Spring in Action, 4th Ed, video edition

Video description

"The classic, remastered and full of awesomeness."
Mario Arias, Cake Solutions Ltd

Spring in Action, Fourth Edition is a hands-on guide to the Spring Framework, updated for version 4. It covers its latest features, tools, and practices including Spring MVC, REST, Security, Web Flow, and more. You'll move between short snippets and an ongoing example as you learn to build simple and efficient J2EE applications. Author Craig Walls has a special knack for crisp and entertaining examples that zoom in on the features and techniques you really need.

Designed in 2003 as a lighter approach to J2EE development, Spring Framework has since become a standard choice for building enterprise applications and required knowledge for Java developers. Spring 4 provides full Java 8 integration along with key upgrades like new annotations for the IoC container, improvements to Spring Expression Language, and much-needed support for REST. Whether you're just discovering Spring or you want to absorb the new features, there's no better way to master Spring than with this book.
Inside:

  • Updated for Spring 4
  • Spring Data for NoSQL
  • Simplifying configuration with annotations and definition profiles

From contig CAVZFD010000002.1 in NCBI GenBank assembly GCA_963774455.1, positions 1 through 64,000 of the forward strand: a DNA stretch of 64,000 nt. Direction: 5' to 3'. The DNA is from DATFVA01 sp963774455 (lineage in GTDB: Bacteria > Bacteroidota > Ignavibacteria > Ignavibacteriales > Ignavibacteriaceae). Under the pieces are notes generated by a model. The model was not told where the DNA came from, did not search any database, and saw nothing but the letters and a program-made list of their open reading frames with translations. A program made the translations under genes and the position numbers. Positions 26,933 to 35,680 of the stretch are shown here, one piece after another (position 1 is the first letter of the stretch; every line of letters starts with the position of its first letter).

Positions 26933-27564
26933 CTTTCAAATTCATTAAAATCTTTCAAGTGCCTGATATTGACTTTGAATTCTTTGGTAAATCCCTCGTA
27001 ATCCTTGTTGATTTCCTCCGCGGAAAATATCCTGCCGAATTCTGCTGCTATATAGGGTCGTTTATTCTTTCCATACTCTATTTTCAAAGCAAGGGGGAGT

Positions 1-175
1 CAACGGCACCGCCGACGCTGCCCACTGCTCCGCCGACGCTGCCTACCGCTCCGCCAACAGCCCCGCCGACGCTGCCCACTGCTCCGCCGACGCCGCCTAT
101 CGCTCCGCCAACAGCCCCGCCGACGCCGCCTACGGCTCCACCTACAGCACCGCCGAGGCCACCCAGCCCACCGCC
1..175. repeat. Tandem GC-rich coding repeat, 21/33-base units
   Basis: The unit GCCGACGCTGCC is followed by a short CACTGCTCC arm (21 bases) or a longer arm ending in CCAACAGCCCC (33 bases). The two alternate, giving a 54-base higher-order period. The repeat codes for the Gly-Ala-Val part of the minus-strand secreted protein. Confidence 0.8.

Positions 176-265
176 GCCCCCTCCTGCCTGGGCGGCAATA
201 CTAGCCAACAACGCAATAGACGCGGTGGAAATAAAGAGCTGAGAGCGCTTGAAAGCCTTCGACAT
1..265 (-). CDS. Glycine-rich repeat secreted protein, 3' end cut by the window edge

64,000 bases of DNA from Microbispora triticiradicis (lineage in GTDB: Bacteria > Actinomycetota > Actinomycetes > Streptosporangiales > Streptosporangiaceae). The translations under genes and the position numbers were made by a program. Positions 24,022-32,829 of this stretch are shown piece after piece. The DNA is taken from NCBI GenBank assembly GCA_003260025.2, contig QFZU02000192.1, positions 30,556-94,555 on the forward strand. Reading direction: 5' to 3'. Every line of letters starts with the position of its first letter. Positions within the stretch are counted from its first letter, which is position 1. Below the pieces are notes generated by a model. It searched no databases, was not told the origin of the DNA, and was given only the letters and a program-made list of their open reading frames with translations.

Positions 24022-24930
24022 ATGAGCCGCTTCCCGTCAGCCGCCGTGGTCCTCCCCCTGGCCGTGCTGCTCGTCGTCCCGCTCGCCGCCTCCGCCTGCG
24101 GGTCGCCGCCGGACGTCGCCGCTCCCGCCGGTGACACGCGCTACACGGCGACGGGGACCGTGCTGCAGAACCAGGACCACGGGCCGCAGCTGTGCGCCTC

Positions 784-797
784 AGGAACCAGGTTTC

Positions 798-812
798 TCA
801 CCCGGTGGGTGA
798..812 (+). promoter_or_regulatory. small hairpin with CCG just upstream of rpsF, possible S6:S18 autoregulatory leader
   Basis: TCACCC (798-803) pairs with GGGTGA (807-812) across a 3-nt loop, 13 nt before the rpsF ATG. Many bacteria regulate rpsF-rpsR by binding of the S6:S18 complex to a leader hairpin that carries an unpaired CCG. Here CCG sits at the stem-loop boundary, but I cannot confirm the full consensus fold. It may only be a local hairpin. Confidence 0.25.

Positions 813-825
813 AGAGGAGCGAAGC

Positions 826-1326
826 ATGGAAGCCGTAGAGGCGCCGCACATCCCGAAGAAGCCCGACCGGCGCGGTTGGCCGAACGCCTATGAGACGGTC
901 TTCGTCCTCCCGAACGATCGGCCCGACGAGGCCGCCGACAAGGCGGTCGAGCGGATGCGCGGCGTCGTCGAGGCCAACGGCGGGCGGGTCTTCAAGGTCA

• Working with RESTful resources
Nearly 100,000 developers have used the book version to learn Spring! Spring in Action requires a working knowledge of Java.

Craig Walls is a software developer at Pivotal. He's a popular author and a frequent speaker at user groups and conferences. Craig lives in Cross Roads, Texas.

Informative, accurate and insightful!
Jeelani Shaik, D3Banking.com

After ten years, this is still the clearest and most comprehensive introduction to the core concepts of the Spring platform.
James Wright, Sword-Apak

NARRATED BY MARK THOMAS

Table of contents

  1. PART 1 CORE SPRING
    1. Chapter 1. Springing into action
    2. Chapter 1. Injecting dependencies
    3. Chapter 1. Applying aspects
    4. Chapter 1. Eliminating boilerplate code with templates
    5. Chapter 1. Containing your beans
    6. Chapter 1. Surveying the Spring landscape
    7. Chapter 1. The Spring portfolio
    8. Chapter 1. What’s new in Spring
    9. Chapter 1. What’s new in Spring 4.0?
    10. Chapter 2. Wiring beans
    11. Chapter 2. Automatically wiring beans
    12. Chapter 2. Naming a component-scanned bean
    13. Chapter 2. Wiring beans with Java
    14. Chapter 2. Wiring beans with XML
    15. Chapter 2. Initializing a bean with constructor injection
    16. Chapter 2. Setting properties
    17. Chapter 2. Importing and mixing configurations
    18. Chapter 3. Advanced wiring
    19. Chapter 3. Activating profiles
    20. Chapter 3. Conditional beans
    21. Chapter 3. Addressing ambiguity in autowiring
    22. Chapter 3. Qualifying autowired beans
    23. Chapter 3. Scoping beans
    24. Chapter 3. Runtime value injection
    25. Chapter 3. Wiring with the Spring Expression Language
    26. Chapter 3. SPeL operators
    27. Chapter 4. Aspect-oriented Spring
    28. Chapter 4. Defining AOP terminology
    29. Chapter 4. Spring’s AOP support
    30. Chapter 4. Selecting join points with pointcuts